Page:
“We have to get everyone to figure out what their potential is, how it maps to their passion and go for it – because there’ll be nothing to do if you’re under-educated in Australia,” warns Professor John Fischetti, the American-born dean of education at the University of Newcastle in NSW. “Those jobs down the mine, at the mill or in transportation, they’re dwindling. The adaptability that comes with having an astute, brilliant mind now has to be for everybody.
“Big Picture is exciting because it’s meeting kids where they are – at the upper and lower ends of academic success. It isn’t for kids who are disengaged because they’re disadvantaged: it’s for kids who are disengaged from schooling as it exists across the academic spectrum. It’s raising the floor and the ceiling.”
In 2016, his university became one of the first in Australia – there are currently 10, with four more under negotiation – to offer admission to year 12 Big Picture students on the strength of a graduate portfolio. It was developed by White and her team in 2015 as an alternative to the Higher School Certificate (HSC or equivalent) and its dreaded companion, the intellectual sorting house that is the ATAR.
“Confidence in the ATAR isn’t strong anymore,” says White. “Only 37 per cent of year 12 students are using it to get to university. There’s a new narrative now that accepts we have to imagine learning done differently for our young people and that means taking a fresh look at how we assess their learning.”
David Parsons, 19, is in his second year of biomedicine at the University of Newcastle; he wants to become a surgeon. His graduate portfolio included a selection of his best work from his three years at the BP Academy at Hunter Sports High School in Gateshead, NSW, and a 1500-word thesis examining the effects of disease in key organ systems of the human body. “Getting an ATAR was never on my checklist,” he says.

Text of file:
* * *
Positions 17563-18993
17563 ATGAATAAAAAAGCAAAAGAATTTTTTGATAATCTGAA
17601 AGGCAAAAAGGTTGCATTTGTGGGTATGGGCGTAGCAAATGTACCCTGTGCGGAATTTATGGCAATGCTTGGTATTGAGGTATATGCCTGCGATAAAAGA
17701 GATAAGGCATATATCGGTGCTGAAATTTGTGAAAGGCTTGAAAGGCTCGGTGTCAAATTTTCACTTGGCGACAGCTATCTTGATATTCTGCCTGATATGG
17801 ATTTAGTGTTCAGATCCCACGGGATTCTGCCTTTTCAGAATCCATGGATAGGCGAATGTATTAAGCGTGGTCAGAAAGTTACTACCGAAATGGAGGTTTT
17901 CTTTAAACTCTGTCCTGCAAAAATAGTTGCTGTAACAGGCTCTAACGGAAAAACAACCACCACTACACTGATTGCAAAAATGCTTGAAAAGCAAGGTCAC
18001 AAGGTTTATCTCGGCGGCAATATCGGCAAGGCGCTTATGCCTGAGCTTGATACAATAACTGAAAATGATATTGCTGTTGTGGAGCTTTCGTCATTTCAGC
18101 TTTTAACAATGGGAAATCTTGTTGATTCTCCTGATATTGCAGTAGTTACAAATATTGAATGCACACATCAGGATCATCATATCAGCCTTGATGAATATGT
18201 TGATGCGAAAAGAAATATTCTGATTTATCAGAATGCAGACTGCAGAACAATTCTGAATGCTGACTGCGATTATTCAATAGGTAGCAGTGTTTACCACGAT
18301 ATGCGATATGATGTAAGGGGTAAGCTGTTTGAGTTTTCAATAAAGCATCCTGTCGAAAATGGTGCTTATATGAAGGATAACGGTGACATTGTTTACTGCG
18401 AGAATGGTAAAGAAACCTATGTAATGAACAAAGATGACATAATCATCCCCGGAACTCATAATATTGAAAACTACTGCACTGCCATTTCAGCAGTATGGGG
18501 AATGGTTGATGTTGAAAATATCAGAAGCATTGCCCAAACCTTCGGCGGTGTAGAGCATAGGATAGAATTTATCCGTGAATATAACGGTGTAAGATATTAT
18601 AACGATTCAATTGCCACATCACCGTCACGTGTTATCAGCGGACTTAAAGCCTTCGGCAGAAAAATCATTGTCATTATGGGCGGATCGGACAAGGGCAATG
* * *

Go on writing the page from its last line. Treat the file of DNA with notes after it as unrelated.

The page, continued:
At the academy, David’s classroom ennui was overtaken by a sense of dawning possibility. “My first exhibition was on butchery – my dad said I had to get a trade,” he says. “I was good at biology, but never thought I was smart enough to even think about a career in medicine.”
By year 11, he was working out ways to get into operating theatres to watch surgeons at work. “It was surreal to be in the room, standing above the patient’s head, looking down into the chest cavity while it was open and talking to the surgeon. You can only dream of doing that when you’re 16.”
In 1852, Victor Hugo wrote, “Nothing is more powerful than an idea whose moment has come.” Our education system may be less on the brink of a revolution, though, than feeling the deep stirrings of something slower, kinder and ultimately, perhaps, more viable: an evolution. Big Picture, which is now at work in nine countries, is in its vanguard.
“We have a tested and true model,” says White, who was awarded a Member of the Order of Australia in January. “Our dream is to see a BP stand-alone school in every rural and regional town in Australia where there are already two high schools, and one in every inner city and to be supported by government to do that. We’d like those communities to have the choice of a different type of school.”
A different type of school, a new type of learning and maybe, just maybe, a better type of life.